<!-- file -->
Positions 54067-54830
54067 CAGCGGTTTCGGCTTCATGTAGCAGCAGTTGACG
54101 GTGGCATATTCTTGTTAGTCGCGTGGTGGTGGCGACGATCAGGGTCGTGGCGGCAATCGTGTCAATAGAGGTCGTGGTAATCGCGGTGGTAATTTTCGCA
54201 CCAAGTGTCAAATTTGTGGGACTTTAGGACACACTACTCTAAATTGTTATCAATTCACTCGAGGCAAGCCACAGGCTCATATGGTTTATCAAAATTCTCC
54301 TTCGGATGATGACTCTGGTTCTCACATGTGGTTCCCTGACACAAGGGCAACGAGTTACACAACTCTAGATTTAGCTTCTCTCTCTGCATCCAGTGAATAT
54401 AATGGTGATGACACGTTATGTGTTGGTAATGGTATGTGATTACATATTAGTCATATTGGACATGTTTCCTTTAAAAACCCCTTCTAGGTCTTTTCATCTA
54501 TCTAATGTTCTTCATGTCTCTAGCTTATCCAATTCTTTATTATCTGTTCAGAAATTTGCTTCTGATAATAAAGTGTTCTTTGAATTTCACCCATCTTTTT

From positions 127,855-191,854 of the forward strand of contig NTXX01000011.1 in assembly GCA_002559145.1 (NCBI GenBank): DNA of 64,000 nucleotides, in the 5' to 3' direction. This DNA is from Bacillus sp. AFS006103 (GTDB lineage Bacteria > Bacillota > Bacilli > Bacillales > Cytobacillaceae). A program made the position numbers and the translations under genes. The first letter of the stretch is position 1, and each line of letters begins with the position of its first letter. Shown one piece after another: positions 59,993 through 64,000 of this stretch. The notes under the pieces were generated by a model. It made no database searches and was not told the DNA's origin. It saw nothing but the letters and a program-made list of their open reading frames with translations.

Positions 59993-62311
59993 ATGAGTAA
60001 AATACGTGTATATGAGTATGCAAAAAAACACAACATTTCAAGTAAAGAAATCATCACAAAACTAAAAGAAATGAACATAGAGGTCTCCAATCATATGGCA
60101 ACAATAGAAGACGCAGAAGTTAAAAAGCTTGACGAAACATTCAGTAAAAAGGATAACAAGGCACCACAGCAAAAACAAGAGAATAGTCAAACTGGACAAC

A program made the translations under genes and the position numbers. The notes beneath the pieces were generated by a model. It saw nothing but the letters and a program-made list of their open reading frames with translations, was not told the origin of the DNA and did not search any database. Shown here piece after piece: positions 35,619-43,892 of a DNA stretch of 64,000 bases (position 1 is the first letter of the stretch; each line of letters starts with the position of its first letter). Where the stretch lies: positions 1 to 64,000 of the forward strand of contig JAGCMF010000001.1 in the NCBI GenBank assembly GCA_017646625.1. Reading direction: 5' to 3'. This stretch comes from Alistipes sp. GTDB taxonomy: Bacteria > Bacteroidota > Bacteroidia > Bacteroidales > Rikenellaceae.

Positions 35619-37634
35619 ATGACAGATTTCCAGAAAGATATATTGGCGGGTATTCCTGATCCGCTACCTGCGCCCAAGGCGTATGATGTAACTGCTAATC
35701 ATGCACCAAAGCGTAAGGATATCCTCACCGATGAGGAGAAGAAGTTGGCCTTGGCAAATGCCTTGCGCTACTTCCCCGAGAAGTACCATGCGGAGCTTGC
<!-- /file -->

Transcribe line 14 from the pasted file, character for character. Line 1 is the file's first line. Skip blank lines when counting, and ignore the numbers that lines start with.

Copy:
Positions 35619-37634